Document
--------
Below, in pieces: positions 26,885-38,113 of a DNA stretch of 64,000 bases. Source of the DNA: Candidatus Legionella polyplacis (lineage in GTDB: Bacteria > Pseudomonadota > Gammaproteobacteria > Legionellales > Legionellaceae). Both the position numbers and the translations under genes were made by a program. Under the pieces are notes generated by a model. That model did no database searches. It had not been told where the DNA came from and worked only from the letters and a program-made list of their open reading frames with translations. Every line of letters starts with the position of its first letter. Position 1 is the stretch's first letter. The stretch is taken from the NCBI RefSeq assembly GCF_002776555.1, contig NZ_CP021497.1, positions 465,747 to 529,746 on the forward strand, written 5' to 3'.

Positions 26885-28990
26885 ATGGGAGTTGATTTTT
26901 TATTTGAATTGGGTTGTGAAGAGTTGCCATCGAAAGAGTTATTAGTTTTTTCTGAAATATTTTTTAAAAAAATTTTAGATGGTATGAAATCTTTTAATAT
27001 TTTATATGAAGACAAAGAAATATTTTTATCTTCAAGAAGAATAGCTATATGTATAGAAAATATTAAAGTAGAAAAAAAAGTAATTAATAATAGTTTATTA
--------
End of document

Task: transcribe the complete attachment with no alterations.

Below, in pieces: positions 26,885-38,113 of a DNA stretch of 64,000 bases. Source of the DNA: Candidatus Legionella polyplacis (lineage in GTDB: Bacteria > Pseudomonadota > Gammaproteobacteria > Legionellales > Legionellaceae). Both the position numbers and the translations under genes were made by a program. Under the pieces are notes generated by a model. That model did no database searches. It had not been told where the DNA came from and worked only from the letters and a program-made list of their open reading frames with translations. Every line of letters starts with the position of its first letter. Position 1 is the stretch's first letter. The stretch is taken from the NCBI RefSeq assembly GCF_002776555.1, contig NZ_CP021497.1, positions 465,747 to 529,746 on the forward strand, written 5' to 3'.

Positions 26885-28990
26885 ATGGGAGTTGATTTTT
26901 TATTTGAATTGGGTTGTGAAGAGTTGCCATCGAAAGAGTTATTAGTTTTTTCTGAAATATTTTTTAAAAAAATTTTAGATGGTATGAAATCTTTTAATAT
27001 TTTATATGAAGACAAAGAAATATTTTTATCTTCAAGAAGAATAGCTATATGTATAGAAAATATTAAAGTAGAAAAAAAAGTAATTAATAATAGTTTATTA